Naylon: Not at all. As written, he's the one that gets what's going on. He calls Katie and Lauren on their [crap]. Justin intuitively understood what was going on and what was required of him. I never thought he overplayed his hand. He's obviously Gay, but he isn't in your face about it or anything. He gets that your friend is your friend no matter what, and I liked that he was so willing to pull down so many walls in order to access the character.

Travis: Yeah, Justin got it right from the start. He understood that we didn't want another Gay best friend stereotype. Early on, he was calling me, working on the voice, trying to figure out the best way to become the character. He started asking if he could record my voice, then he started following me around the set. It suddenly hit me he was using me as the template for the character, sort of a heightened version of who I am. It was both startling and flattering. He's such an intuitive actor and I think his performance really comes from the heart. He definitely finds the right balance between being too flamboyant and being the kind of friend both Katie and Lauren are in need of.

Fetters: There is a bit of an old Hollywood feel to the film, almost a Doris Day Pillow Talk sort of vibe that belies the sexually explicit nature of some of the situations and dialogue.

Travis: Thank you for that. We were shooting it in a very 1950s, 1960s sort of way, trying to make sure that the simplicity of the story was never lost and remained front and center. It is in many ways a genre throwback, definitely a Doris Day sort of thing in its way. We wanted to achieve that sort of vibe. It just felt like the proper process in order to make sure the movie worked.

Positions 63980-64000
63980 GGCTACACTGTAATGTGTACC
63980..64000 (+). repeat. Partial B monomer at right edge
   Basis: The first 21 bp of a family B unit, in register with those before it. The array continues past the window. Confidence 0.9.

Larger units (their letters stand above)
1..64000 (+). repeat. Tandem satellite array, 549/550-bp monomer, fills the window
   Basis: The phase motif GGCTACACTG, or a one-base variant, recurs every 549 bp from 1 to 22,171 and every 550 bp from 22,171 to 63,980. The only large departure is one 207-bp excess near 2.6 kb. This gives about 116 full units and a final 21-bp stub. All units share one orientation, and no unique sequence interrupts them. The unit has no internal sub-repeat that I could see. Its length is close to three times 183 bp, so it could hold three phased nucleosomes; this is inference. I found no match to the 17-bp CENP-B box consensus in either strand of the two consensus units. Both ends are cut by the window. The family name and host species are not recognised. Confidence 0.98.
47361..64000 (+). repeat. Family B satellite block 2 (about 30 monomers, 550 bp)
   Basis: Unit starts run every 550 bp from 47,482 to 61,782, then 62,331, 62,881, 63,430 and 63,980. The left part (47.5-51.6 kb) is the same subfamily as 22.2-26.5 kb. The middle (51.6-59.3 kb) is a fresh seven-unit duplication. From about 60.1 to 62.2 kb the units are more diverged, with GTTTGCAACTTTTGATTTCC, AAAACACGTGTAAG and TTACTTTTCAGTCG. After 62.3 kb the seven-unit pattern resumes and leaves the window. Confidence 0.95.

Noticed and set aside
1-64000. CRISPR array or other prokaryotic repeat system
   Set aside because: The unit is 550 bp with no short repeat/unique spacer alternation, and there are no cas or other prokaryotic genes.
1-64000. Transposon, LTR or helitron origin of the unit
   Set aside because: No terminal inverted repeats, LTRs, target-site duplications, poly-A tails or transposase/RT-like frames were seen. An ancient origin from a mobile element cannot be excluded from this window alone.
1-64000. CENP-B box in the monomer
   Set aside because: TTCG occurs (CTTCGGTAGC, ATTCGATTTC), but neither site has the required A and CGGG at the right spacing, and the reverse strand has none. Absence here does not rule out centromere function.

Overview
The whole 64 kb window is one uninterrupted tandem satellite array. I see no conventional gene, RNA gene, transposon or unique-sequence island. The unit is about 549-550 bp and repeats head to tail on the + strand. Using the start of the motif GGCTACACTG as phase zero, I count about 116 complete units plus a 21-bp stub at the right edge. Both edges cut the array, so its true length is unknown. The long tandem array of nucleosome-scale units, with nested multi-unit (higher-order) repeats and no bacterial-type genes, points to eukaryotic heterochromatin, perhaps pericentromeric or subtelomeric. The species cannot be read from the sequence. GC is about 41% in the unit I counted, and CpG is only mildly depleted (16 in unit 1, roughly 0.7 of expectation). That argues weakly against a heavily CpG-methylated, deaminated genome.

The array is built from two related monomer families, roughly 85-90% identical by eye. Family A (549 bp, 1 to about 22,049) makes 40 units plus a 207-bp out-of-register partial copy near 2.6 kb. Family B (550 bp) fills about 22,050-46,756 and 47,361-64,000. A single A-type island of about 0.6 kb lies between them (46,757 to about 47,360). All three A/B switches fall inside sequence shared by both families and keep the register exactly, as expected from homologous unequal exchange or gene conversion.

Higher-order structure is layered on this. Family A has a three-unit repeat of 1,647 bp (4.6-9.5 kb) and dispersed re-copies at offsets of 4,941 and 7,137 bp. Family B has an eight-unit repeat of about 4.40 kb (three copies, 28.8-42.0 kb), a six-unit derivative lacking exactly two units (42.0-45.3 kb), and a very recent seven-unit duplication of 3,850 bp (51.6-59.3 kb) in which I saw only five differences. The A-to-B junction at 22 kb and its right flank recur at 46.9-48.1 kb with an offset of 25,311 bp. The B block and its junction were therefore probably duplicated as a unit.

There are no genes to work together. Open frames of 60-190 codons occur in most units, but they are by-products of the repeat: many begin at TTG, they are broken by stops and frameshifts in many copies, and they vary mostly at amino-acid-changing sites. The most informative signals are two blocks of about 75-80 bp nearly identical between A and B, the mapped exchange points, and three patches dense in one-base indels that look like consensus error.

Fetters: Post-Sundance, what do you hope happens now for the film? What do you want audiences talking about as they leave the theater?

Naylon: I like that the movie isn't what people expect it to be. I like that it seems to creep up on people, that they find themselves connecting to it on an emotional level they hadn't anticipated. The movie is funny. It is romantic. But it is also a story of female relationships, the likes of which sadly don't get represented enough on the [big screen] in my opinion. I think it will resonate with a lot of people. At least I hope it does.

Travis: It's a beautiful, consciously female story, and I'm sure that will come as some sort of surprise for some people. But I want them to leave the theater filled with joy. I think we represent Kate and Lauren's journey for exactly what it is, their love something all viewers - male, female, Gay, straight - will hopefully be able to relate to, appreciate, and embrace.